increase the power of the Treasury Department's Office of the
     Comptroller of the Currency, regulator of nationally-chartered
     Given the slim margin in the House, resolving the turf battle is
     considered crucial to moving the bill, which would break apart
     barriers between financial services businesses dating to the 1933
     Glass-Steagall Act.
     Rubin argued that the structure preferred by the Federal Reserve
     could hurt consumers and poor neighborhoods because holding
     companies are not subject to the same community lending standards as
     ``As we work to modernize the financial system, we need to make sure
     it works for all communities,'' he said.
     And, the holding company structure unneccessarily dictates how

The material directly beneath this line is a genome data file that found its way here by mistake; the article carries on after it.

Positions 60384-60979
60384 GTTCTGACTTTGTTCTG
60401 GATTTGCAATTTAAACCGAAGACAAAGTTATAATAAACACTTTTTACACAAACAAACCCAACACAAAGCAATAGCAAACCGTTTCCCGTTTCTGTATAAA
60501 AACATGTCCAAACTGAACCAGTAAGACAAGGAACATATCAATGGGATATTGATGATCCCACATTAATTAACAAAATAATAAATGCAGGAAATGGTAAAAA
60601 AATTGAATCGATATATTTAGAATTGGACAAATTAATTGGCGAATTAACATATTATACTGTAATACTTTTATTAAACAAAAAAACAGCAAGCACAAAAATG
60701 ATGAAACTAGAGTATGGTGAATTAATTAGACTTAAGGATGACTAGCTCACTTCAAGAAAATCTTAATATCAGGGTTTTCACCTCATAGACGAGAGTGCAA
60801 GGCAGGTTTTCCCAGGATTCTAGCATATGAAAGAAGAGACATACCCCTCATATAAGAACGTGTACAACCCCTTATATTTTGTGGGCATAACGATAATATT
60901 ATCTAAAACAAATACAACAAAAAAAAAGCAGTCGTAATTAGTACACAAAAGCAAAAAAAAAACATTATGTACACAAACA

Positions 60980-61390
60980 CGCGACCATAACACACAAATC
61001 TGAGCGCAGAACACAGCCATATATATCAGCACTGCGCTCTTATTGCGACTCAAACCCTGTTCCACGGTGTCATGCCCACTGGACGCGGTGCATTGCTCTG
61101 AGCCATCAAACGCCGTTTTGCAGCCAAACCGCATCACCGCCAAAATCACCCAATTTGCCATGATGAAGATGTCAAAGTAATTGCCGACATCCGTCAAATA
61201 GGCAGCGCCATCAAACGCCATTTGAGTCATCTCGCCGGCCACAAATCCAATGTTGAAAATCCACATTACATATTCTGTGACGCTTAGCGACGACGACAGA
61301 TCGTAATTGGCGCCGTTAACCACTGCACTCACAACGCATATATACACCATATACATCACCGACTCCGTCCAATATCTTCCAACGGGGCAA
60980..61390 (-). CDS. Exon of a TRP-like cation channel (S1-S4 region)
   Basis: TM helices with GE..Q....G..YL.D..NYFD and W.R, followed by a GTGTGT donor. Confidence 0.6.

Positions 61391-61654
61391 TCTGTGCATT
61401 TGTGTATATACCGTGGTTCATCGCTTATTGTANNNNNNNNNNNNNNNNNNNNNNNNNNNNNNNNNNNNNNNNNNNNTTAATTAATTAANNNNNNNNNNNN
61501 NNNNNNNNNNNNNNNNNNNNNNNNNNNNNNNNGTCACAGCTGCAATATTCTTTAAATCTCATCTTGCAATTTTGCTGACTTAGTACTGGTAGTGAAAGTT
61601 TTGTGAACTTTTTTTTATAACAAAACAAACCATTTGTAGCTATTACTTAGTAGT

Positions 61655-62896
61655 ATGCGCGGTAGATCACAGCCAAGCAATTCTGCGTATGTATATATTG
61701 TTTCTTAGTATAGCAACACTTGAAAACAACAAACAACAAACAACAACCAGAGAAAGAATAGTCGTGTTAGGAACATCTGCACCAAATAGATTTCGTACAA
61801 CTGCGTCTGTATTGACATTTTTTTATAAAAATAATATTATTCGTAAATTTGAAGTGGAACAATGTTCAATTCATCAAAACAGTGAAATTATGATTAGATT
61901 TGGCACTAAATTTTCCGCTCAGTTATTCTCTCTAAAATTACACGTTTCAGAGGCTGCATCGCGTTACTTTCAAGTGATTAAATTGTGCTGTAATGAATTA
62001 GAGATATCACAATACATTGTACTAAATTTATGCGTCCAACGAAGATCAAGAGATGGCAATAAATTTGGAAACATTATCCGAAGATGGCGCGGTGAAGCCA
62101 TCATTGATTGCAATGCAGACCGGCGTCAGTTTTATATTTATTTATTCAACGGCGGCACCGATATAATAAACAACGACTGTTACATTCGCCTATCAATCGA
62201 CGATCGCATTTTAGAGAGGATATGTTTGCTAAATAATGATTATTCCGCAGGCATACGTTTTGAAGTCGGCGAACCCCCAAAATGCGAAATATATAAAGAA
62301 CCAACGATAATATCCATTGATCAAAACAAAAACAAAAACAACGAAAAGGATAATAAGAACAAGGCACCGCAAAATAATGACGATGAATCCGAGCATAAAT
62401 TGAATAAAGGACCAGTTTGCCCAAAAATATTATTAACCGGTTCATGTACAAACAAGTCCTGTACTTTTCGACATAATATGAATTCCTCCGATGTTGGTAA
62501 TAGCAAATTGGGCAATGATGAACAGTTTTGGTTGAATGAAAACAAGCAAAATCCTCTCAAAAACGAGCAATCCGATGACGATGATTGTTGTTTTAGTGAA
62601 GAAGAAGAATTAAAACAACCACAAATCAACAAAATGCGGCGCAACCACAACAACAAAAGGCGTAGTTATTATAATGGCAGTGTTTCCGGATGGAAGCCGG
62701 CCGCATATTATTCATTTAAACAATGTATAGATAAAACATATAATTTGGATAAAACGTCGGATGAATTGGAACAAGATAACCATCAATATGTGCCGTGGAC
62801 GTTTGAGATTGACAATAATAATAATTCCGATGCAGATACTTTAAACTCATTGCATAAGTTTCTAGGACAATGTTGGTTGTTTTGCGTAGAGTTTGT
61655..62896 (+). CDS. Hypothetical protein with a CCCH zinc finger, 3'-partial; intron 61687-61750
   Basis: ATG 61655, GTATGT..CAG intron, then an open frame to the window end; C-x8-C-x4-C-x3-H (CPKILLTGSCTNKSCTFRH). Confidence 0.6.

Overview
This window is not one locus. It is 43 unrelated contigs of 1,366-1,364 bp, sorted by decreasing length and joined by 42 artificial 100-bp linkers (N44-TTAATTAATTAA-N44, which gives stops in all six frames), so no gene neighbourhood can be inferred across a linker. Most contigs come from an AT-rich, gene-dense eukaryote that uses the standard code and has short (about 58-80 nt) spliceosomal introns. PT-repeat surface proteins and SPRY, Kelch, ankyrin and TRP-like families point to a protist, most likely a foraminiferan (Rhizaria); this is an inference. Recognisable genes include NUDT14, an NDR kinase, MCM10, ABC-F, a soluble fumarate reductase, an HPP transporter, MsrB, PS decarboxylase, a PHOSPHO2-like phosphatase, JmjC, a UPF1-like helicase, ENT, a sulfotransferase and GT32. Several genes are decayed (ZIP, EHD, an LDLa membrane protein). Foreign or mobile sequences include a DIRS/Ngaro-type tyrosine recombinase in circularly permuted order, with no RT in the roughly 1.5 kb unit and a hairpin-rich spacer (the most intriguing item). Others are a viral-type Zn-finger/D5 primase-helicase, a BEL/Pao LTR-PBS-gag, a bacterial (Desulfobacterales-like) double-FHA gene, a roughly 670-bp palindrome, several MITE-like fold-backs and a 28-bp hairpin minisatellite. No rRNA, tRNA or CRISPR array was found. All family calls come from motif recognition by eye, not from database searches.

financial services businesses should organize themselves. The House
     bill ``would limit the ability of market participants to make their
     own judgments about how best to lower costs, improve services and
     provide benefits to customers,'' he said.
     ``Our final objection is that the elected administration is
     accountable for economic policy -- and bank policy is a key
     component of economic policy,'' he said. Under the House bill,
     ``banks would gravitate away from the national banking system, and
     the elected administration would lose its nexus with the banking
     system, thereby losing its capacity to affect bank policy.''
     Greenspan, a strong supporter of the House bill, called it ``a sound
     and much-needed framework for launching our financial services
     industry into the 21st century.''
     ``It would be a disservice to the public and the nation if, in the
     fruitless search for a bill that pleases everyone, the benefits of